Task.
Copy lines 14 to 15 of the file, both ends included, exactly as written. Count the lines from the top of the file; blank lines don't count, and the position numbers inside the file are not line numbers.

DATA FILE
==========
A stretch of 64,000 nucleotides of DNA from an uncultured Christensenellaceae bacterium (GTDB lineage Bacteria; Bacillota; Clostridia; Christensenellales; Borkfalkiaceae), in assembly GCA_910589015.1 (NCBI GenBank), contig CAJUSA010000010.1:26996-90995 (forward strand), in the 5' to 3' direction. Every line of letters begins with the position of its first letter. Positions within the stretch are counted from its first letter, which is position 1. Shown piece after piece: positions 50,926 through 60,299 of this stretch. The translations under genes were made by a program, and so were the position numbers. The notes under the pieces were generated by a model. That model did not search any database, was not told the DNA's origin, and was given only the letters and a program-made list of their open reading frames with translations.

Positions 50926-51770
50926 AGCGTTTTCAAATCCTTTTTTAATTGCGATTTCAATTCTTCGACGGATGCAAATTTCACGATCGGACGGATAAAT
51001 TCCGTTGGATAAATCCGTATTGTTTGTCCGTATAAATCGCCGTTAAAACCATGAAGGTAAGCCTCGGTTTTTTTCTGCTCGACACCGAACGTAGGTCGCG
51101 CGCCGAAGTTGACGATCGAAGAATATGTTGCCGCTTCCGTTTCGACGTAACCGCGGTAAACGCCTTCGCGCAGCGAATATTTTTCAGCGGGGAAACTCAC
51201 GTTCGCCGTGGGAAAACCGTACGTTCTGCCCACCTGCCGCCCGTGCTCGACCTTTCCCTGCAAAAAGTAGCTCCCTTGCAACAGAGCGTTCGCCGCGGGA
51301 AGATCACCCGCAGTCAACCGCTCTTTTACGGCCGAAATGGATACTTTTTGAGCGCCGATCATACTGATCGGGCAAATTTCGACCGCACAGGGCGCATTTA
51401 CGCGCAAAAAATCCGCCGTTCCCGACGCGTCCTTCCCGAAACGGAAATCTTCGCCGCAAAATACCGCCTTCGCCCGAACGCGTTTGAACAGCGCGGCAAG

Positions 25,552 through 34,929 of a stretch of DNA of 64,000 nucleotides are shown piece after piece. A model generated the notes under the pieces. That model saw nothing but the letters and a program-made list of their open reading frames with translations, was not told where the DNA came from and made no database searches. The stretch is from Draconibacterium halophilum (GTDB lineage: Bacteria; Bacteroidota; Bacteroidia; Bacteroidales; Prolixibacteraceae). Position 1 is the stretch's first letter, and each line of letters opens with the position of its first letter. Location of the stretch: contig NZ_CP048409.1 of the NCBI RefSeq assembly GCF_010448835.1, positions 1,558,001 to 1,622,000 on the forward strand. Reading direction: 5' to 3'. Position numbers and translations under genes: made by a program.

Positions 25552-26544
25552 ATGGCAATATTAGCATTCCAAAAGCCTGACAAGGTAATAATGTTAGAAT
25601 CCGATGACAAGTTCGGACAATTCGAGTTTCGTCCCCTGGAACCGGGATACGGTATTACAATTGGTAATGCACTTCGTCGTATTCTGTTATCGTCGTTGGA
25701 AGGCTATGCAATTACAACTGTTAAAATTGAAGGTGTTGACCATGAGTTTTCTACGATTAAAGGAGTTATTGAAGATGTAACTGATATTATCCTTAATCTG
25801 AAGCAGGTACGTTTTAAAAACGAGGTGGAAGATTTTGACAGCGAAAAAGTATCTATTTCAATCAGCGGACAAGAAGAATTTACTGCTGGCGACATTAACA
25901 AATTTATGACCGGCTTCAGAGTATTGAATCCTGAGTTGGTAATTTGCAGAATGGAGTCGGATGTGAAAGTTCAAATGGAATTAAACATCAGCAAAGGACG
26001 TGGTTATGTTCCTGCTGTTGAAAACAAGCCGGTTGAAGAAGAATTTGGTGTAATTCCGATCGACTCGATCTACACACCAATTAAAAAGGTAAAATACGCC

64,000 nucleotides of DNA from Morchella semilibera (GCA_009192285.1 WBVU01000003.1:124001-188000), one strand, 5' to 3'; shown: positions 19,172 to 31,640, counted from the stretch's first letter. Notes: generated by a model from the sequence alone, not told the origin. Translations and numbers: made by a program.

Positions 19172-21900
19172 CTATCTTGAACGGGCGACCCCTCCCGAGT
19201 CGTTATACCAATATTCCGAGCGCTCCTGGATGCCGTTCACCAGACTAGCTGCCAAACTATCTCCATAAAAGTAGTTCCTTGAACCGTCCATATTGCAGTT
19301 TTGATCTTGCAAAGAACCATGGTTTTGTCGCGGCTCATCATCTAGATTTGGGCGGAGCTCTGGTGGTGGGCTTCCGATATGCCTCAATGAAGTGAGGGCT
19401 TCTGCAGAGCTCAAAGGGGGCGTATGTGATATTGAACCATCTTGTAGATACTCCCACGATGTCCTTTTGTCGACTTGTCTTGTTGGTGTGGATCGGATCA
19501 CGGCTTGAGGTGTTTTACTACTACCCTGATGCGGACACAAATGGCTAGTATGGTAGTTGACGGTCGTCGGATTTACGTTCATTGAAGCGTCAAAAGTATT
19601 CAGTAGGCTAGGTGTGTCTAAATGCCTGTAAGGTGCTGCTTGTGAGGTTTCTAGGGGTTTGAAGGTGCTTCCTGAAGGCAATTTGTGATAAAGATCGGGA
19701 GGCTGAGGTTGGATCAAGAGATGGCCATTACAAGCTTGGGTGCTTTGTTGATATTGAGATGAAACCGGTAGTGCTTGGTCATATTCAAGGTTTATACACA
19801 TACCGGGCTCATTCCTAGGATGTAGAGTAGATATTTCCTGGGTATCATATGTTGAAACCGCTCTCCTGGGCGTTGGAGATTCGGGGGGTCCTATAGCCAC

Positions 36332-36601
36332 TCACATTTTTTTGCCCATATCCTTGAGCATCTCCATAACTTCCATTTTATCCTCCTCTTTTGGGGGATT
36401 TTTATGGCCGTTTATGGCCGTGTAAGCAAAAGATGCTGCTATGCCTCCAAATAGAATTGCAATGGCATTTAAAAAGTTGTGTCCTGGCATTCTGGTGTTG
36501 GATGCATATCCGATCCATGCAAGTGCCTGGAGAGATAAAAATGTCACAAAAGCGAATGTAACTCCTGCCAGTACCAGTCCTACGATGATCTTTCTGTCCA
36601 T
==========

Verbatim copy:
25801 AAGCAGGTACGTTTTAAAAACGAGGTGGAAGATTTTGACAGCGAAAAAGTATCTATTTCAATCAGCGGACAAGAAGAATTTACTGCTGGCGACATTAACA
25901 AATTTATGACCGGCTTCAGAGTATTGAATCCTGAGTTGGTAATTTGCAGAATGGAGTCGGATGTGAAAGTTCAAATGGAATTAAACATCAGCAAAGGACG